Thermodynamics and Kinetics of Nanomaterials for Energy Technologies
As the ability to produce nanomaterials such as nanodots and nanowires has advanced, it becomes more important to understand how the energy of the atoms in these materials is affected by their reduced dimensions. The Campbell group’s single-crystal adsorption calorimeter, this country’s first, has proven powerful in this respect, with calorimetric measurements revealing that metal energies vary with particle size much more strongly than predicted by the Gibbs-Thomson relation as taught in undergraduate physical chemistry textbooks. This has already been found to be crucial for accurate modeling of long-term sintering rates of metal nanoparticles in catalysts, but will no doubt also prove important in understanding the rapidly-developing field of nanomaterials and nanoelectronics.
Trends in Adhesion Energies of Metal Nanoparticles on Oxide Surfaces: Understanding Support Effects in Catalysis and Nanotechnology. Hemmingson. S. L.; Campbell, C. T. ACS Nano 2017, 11, 1196–1203.
Energetics of adsorbed formate and formic acid on Ni(111) by calorimetry. Zhao, W.; Carey, S. J.; Morgan, S. E.; Campbell. C. T. J. Catal. 2017, 352, 300–304.
The Degree of Rate Control: A Powerful Tool for Catalysis Research. Campbell, C. T. ACS Catal. 2017, 7, 2770−2779.
Energetics of 2D and 3D Gold Nanoparticles on MgO(100): Influence of Particle Size and Defects on Gold Adsorption and Adhesion Energies. Hemmingson, S. L.; Feeley, G. M.; Miyake, N. J.; Cambell, C. T. ACS Catal. 2017, 7, 2151−2163.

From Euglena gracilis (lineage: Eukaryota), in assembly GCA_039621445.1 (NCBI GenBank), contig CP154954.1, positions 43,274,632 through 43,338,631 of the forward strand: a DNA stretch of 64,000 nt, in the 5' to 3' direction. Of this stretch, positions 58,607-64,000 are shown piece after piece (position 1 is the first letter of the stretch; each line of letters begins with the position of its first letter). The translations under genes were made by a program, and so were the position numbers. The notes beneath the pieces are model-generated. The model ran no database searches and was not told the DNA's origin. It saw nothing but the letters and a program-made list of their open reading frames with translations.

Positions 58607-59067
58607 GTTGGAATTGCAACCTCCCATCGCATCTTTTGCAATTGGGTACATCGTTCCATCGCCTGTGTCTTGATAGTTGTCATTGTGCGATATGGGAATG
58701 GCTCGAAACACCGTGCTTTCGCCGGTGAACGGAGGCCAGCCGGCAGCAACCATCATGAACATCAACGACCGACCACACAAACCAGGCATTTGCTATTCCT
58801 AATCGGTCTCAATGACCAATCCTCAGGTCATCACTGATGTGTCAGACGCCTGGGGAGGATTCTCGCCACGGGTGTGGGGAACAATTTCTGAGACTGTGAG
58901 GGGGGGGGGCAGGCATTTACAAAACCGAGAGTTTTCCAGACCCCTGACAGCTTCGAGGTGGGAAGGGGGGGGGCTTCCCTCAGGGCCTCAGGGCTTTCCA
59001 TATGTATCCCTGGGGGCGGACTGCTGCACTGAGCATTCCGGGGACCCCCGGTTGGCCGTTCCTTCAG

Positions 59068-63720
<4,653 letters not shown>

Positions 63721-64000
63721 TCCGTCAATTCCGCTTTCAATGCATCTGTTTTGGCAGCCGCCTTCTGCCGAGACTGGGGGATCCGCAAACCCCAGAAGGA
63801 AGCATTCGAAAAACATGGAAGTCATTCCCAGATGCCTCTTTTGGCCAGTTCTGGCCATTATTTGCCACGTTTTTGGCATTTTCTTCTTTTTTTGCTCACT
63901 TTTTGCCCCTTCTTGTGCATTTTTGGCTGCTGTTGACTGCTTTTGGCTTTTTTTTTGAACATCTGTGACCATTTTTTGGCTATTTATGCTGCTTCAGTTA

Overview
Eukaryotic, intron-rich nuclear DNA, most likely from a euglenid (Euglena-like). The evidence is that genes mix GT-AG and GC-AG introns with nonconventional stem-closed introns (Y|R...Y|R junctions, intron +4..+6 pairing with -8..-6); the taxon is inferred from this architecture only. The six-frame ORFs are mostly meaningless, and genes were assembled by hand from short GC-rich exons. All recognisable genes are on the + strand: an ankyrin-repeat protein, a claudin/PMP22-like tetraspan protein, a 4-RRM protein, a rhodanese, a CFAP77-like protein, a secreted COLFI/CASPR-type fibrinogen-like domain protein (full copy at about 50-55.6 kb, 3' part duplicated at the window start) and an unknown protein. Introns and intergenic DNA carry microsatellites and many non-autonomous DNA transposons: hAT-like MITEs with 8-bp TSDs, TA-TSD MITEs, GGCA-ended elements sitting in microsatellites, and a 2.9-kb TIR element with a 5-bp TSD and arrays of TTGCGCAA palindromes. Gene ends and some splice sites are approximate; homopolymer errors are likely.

Energetics of Adsorbed Methyl and Methyl Iodide on Ni(111) by Calorimetry: Comparison to Pt(111) and Implications for Catalysis. Carey, S. J.; Zhao, W.; Frehner, A.; Campbell, C. T. ACS Catal. 2017, 7, 1286−1294.
Equilibrium Constants and Rate Constants for Adsorbates: Two-Dimensional (2D) Ideal Gas, 2D Ideal Lattice Gas, and Ideal Hindered Translator Models. Campbell, C. T.; Sprowl, L. H.; Árnadóttir, L. J. Phys. Chem. C 2016, 120, 10283−10297.
Energies of Formation Reactions Measured for Adsorbates on Late Transition Metal Surfaces. Silbaugh, T. L.; Campbell, C. T. J. Phys. Chem. C 2016, 120, 25161−25172.
A benchmark database for adsorption bond energies to transition metal surfaces and comparison to selected DFT functionals. Wellendorff, J.; Silbaugh, T. L.; Garcia-Pintos, D.; Nørskov, J. K.; Bligaard, T.; Studt. F.; Campbell, C. T. Surface Science 2015, 640, 36–44.
Bond energies of molecular fragments to metal surfaces track their bond energies to H atoms. Karp, E. M.; Silbaugh, T. L.; Campbell, C. T. J. Am. Chem. Soc. 2014, 136, 4137−4140.
Introduction: Surface Chemistry of Oxides. Campbell, C. T.; Sauer, J. Chem. Rev. 2013, 113 (6), 3859–3862.
Energetics of Adsorbed CH3 and CH on Pt(111) by Calorimetry: Dissociative Adsorption of CH3I. Karp, E. M.; Silbaugh, T. L.; Campbell, C. T. J. Phys. Chem. C 2013, 117 (12), 6325–6336.